Agree with article and I also felt the same about state pensions in my early 20's now 30 years on I'm delighted I saved into a pension at an early age.

Unfortunately for many people reading about or listening to qualified advisors a typical mantra is before you save pay off your debts and build a rainy day fund.

For many people this will take years and poor advice for the average person.

Saving a modest amount each month at an early age will reap dividends decades to come.

I don't know if younger people are any less financially literate than my generation but the low pension contributions required by the NEST scheme will make people complacent.

Opening a pension scheme at birth is the affordable option for many parents.

It only requires a small sum each month

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Ian Humphreys

Mar 25, 2017 at 09:20

Stephen B is correct. The life expectancy at birth today is less than it is if you have already reached 65. Makes sense and I got that confirmed by the NSO. By 65 you have already passed a lot of hurdles that can cause death so you are expected to live longer. Why don't the Gov't look at tapering the state pension. Full amount from 65-75 and then reduce by half (or some other amount) from 75-85 and a further reduction after that. The older you get, the less money you need so they say. The essentials are utilities and food.

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wydffart

Mar 25, 2017 at 10:12

Another view from The Michael Roberts blog Public vs Private:

Yet, the government and their ‘experts’ say that public pension schemes are becoming too costly and must be reduced. The argument is that, as they are ‘unfunded’ i.e. not invested in financial markets, so the taxpayer has to make up the difference in costs after employee and employer contributions. The cost to the taxpayer is forecast by the UK government to rise from £4bn a year now to £10bn by 2016.

But the main reason for this growing deficit is not because public sector pensioners are paid too much or public sector workers contribute too little. It is because 3m employees have left the public sector since 1991 due to privatisation and cuts in services, a fall of 45%. With the coalition’s pay freeze and planned further reductions in the public sector workforce, pension contributions will fall further behind the growth in the cost of the pension payouts. Indeed 44% of the rise in the gap to 2016 is due to this. Just a 15% increase in the number of public sector workers (rather than a reduction) contributing to the schemes would close that gap.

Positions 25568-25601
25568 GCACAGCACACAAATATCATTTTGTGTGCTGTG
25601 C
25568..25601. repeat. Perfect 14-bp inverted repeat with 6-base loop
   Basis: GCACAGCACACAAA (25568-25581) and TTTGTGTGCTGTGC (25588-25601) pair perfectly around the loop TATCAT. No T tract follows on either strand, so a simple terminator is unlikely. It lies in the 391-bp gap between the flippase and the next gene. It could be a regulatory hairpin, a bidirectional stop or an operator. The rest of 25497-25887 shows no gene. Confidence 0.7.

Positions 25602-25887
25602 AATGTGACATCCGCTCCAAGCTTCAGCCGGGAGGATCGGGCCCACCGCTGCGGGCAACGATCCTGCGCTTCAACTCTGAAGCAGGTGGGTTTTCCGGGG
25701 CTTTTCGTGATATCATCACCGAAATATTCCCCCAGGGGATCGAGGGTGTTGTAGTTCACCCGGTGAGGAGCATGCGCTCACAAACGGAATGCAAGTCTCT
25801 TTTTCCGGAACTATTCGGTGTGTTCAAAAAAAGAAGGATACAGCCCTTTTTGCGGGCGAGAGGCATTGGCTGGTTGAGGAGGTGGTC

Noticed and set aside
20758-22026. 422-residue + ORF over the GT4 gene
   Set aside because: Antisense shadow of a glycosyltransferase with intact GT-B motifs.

The UK spends just 5.7% of GDP on pensions (state, public and private) compared with 7.2% in the OECD. And yet we have 27% of the UK working population aged over 65 compared to 24% in the OECD. Britain’s pensioners have the fourth-highest level of poverty in Europe, worse off even than Romanian and Polish pensioners in relative poverty terms. Nearly one in three British pensioners are ‘at risk of poverty’ compared with just 19% for the EU average.

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David Benn

Mar 25, 2017 at 10:59

One other aspect not mentioned above is that the ratio of years paying in versus years taking out has slumped due to education finishing (and therefore work starting) later and later.

School leaving age used to be 14, with only a tiny minority of students getting any formal tertiary education - contrast that with today's scenario, with degrees and doctorates deferring some students' entry into the workplace until their late twenties.....

Ms McGagh has hit the nail on the head - don't rely on the state to provide pension and end-of-life care.

PS I'm 67 and still enjoying work - and my business partner is 70.......

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Stephen B.

Mar 25, 2017 at 11:25

The financial balance between parents and children has also changed. It used to be the case that parents spent relatively little on children, just food and clothing, and when the children got jobs at ~ 15 they contributed part of their pay to the parents, and were also expected to support them in old age. The flow is now very much the other way! Many children now have a much higher standard of living than they used to even in the 80s, and that must mean less money to spend on pensioners.

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xcity

Mar 28, 2017 at 00:55

It's easy to criticise public sector pensions for being unfunded, but that was a governmental choice. Public sector employees and employers typically pay a significant % of salary as a pension contribution. And, as in the private sector, the benefits have been steadily reduced to make them "affordable".

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Barry Pearce

Mar 29, 2017 at 21:01

'Wishfull Thinking'?..I already recieve a state pension ...are the government goint to cancell it until I turn 70?...doubt it as I am 70 in June of this year...this article is just scaremongering